Crisis in degrowth


By Massimo Pieri

The idea that quality life improvement is tied to an increase in the gross domestic product – i.e. the value of goods and services for final uses – and considers it almost as the only goal in every modern society, both alters and makes reality uniform. In this way, everyone’s life is reduced to the miserable function of producer and consumer, both excited and obtuse, thinking to be free to choose among different and useless products, pointing out the authoritative and inadequate nature of the advanced financial and industrial society, with no possibility of withstanding it or alternative solutions to it.

The growth of material wealth, measured only in accordance with monetary and financial indicators, may take place penalizing life quality and underestimating the reactions of those socially excluded. These people excluded are incorporated in the neoclassical analysis as unemployed. Even a frictional rate of unemployment is part of the neoclassical analysis that tends to the full allocation of production factors and therefore of workers. Supposing that, at a given instant, this condition can always be satisfied, it is not able to interpret the dynamics of social processes in which this target is not realized. The disequilibrium (the crisis) between models that imply what is different from factual reality may involve forms of social control or authoritarian thrusts to forcedly include the crisis in the model without changing its analytical paradigms (68s, ows, oa)

The socially excluded wedge is as large and critical as the critical difference between the real value of matter transformation processes and the financial value of the same. The great crises are the most critical points of these differences where the top stock of financial capital is equivalent to the top stock of excluded human capital.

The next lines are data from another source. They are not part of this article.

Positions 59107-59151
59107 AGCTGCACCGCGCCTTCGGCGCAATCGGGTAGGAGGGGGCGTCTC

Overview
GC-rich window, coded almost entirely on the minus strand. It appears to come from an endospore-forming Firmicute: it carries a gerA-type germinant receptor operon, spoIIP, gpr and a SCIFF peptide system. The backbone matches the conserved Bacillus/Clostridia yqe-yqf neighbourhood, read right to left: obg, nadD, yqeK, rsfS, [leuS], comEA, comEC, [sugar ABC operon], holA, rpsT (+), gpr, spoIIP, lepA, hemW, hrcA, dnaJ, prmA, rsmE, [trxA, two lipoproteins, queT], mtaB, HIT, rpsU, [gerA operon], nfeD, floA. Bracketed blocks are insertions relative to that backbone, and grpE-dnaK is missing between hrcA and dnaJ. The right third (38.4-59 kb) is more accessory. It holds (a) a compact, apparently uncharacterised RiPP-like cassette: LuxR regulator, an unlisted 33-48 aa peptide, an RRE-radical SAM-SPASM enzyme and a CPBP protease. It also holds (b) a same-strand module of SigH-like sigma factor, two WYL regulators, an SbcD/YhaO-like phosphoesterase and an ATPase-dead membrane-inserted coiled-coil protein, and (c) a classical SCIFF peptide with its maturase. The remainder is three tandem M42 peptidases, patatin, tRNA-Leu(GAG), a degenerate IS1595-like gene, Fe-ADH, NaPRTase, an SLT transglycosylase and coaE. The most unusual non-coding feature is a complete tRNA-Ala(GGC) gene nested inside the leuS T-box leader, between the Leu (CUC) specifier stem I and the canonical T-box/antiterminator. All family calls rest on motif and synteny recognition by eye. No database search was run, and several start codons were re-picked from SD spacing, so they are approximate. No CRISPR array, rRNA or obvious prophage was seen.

The analytical problem is complex because, to fully allocate the resources, neoclassical economics should grow in value regardless of the produced material flows. The wedge created between the financial economic growth and the real production growth represents the crisis moment whose result is the creative destruction necessary for economic processes’ restructuring (Schumpeter).

The functioning of today’s economic system essentially depends on non-renewable resources, and cannot be therefore sustained forever, it cannot be eternal. As a matter of fact, the development of this neo-classic economic system, i.e. the desired economic growth and its financial crises, must be considered  always, indissolubly linked to the consequences of its social and environmental impact, revealing how limited its saving skills are. In other words, the model of unlimited growth cannot be sustainable as it doesn’t consider that energy and natural resources of biosphere are limited and their intense exploiting and use will only lead to an alteration of the biological balances, up to ecologic and economic rejection.

It is evident that such model cannot solve the economic and environmental crises it produces, but on the contrary, it makes them increasingly irreversible so that the corresponding social crises search for another life and another world as the only way out (68s, ows, oa). The crisis is a sort of endemic illness of the economic system: we have to interpret and heal it in order to enjoy good health and increase knowledge.

This gives rise to the need of rethinking the economic science in bio-economical terms, making it capable of including the principle of entropy and the limits of the ecological conditions making it dependent on them. Thanks to bio-economy, it is possible to clearly distinguish between development and growth: development means introducing an innovation which isn‘t only the creation of new goods but also of new processes and goals; growth is given by the increase of existing goods and the consumption of already available resources. It is therefore necessary to pay attention in distinguishing between development and growth.

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